The group hopes to start a new goal celebration ritual at Stade Saputo with the acquisition of a cast iron bell to be installed in the Stade Saputo east end ahead of the Montreal Impact’s next home game, on Oct. 25 against archrivals Toronto FC.
Anthony Lizzi is one of the six people involved in 1642 MTL. After the group decided to get together, he says, the members had several discussions where they exchanged ideas, some relevant, others “stupid," trying to find the perfect ritual. (One inspiration of his is the Timbers Army and their log celebration.)
Lizi vividly remembers his "Eureka!" moment, a discussion with co-founder Sonia Busnardo. “I had a beer, and she had a martini,” he still recalls. Busnardo, that night, thought of Old Montreal’s Notre-Dame Basilica. (Some call Montreal "the City of a hundred steeples," mistakenly attributing the quote to Mark Twain – the author actually said of his visit to Montreal that “this is the first time I was ever in a city where you couldn't throw a brick without breaking a church window.”)
When the idea of the bell came up, Lizzi says, there was a minute’s silence between him and Busnardo. They knew this was it.
“We’re not religious, but who cares? It’s part of the Montreal skyline,” Lizzi says. “It’s a bell!”
Browsing the Web, Lizzi found Brosamer’s Bells, an antique bells dealer based in Brooklyn, Michigan. Owner Marc Brosamer offered different options, some as large as 56 inches in diameter, before the group settled on a 44-inch cast iron bell weighing 1,576 pounds.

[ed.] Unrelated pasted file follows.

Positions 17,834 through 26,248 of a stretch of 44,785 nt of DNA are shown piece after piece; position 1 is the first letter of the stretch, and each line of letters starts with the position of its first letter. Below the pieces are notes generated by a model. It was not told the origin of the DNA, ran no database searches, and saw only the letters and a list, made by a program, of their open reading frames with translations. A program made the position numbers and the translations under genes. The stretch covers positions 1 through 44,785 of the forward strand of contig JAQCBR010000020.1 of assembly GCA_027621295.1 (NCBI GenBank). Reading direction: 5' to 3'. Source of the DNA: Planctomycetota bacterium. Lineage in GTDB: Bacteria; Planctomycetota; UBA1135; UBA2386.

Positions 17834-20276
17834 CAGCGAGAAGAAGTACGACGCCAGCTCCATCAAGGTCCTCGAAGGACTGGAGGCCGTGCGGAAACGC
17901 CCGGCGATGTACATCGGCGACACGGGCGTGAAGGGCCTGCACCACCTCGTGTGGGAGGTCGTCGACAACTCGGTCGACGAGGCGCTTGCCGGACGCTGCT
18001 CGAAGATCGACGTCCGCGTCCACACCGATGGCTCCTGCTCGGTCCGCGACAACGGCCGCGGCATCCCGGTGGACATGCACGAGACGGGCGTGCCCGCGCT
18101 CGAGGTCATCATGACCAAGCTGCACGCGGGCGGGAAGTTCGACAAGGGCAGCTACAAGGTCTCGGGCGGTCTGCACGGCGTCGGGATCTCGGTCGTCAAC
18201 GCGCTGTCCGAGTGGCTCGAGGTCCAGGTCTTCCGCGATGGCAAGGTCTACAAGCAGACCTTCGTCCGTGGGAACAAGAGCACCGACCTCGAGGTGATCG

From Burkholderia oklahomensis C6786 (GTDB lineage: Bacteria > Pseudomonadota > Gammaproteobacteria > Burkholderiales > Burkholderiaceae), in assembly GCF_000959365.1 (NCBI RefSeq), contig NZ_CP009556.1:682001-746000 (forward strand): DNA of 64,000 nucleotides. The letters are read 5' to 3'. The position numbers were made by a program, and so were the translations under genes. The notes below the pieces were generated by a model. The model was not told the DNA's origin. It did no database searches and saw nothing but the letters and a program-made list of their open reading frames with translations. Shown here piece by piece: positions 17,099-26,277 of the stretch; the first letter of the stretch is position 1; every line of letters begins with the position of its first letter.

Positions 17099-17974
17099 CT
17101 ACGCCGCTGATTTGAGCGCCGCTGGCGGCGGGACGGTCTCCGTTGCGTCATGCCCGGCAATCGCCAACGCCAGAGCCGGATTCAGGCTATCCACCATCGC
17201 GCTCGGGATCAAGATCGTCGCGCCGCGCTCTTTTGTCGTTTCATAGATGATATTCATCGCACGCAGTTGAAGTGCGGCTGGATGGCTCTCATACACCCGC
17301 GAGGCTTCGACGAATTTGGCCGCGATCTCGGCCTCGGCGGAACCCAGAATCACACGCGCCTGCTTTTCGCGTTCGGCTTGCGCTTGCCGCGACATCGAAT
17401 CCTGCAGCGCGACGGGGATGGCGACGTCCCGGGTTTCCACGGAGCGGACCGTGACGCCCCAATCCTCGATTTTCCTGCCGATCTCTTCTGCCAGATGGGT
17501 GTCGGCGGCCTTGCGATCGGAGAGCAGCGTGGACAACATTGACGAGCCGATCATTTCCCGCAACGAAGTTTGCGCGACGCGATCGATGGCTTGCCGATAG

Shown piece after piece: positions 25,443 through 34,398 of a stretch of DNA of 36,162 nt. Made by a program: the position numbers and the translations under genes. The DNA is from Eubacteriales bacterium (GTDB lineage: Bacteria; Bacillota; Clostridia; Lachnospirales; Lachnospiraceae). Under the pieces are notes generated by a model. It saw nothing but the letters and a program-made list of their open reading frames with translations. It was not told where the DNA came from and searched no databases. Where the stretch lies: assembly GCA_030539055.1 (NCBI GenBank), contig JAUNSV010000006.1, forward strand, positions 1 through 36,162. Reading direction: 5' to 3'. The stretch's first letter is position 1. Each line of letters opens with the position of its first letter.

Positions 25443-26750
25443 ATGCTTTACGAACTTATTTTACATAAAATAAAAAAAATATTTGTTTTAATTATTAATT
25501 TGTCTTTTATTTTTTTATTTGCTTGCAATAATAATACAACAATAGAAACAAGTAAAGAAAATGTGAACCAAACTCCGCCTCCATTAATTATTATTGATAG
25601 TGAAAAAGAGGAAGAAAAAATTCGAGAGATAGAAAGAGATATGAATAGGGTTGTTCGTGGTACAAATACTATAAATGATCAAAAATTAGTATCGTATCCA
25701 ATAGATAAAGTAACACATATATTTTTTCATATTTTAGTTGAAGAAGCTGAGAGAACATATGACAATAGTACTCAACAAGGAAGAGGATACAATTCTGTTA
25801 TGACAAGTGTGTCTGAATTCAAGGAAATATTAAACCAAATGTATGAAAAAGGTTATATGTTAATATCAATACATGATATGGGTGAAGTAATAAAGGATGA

The chosen bell, Lizzi explains, was made in 1885 in Cincinnati and installed in a church west of Springfield, Ohio. A Canadian farmer later bought the land and tore the church down, but he kept the ball and sold it to a collector later on.
For a more local flavor, Lizzi inquired about Quebec-made bells, to no avail. None were for sale, because, Lizzi says Brosamer told them, “the problem with you guys is that you take care of your bells."
Once the bell is installed at Stade Saputo, the group expects to tie a rope to its clapper and either throw the other end on the field or ring the bell themselves when the team scores.
“If the goal is scored on the other side, we just give the rope to [Evan] Bush, and he’ll yank it,” Lizzi says. “The bell’s from Ohio, anyway.”
Responding to doubters, the members of the group insist that they paid for the bell from their own pockets. Lizzi won’t say how much money they paid – even off the record, to his credit – but prices start at $895 for cast iron bells on Brosamer’s website.
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The club’s only direct contribution, Lizzi says, was agreeing to get the bell shipped straight to Stade Saputo. But he's nevertheless thankful for the club’s support. Setting up the bell in the stadium required the approval of owner Joey Saputo, who bought into the idea.
“When the team said yes, we actually pulled the trigger,” Lizzi says. “We pulled our funds together. This is going to change the landscape even if we’re not here. It’ll be installed at the stadium, because the team said they would install it. And we did it. Whoever’s there, we have respect for everything that they’ve done. It’s hard for people to grasp the idea that you actually sank money into this out of your own pocket.
“Everyone in the group, in their own way, contributed,” he continues. “It’s bigger than us.”
And probably louder than them, too, if a video that Marc Brosamer sent the group is to be believed.
“When he rings the bell," Lizzi says, "the [footage] distorts.”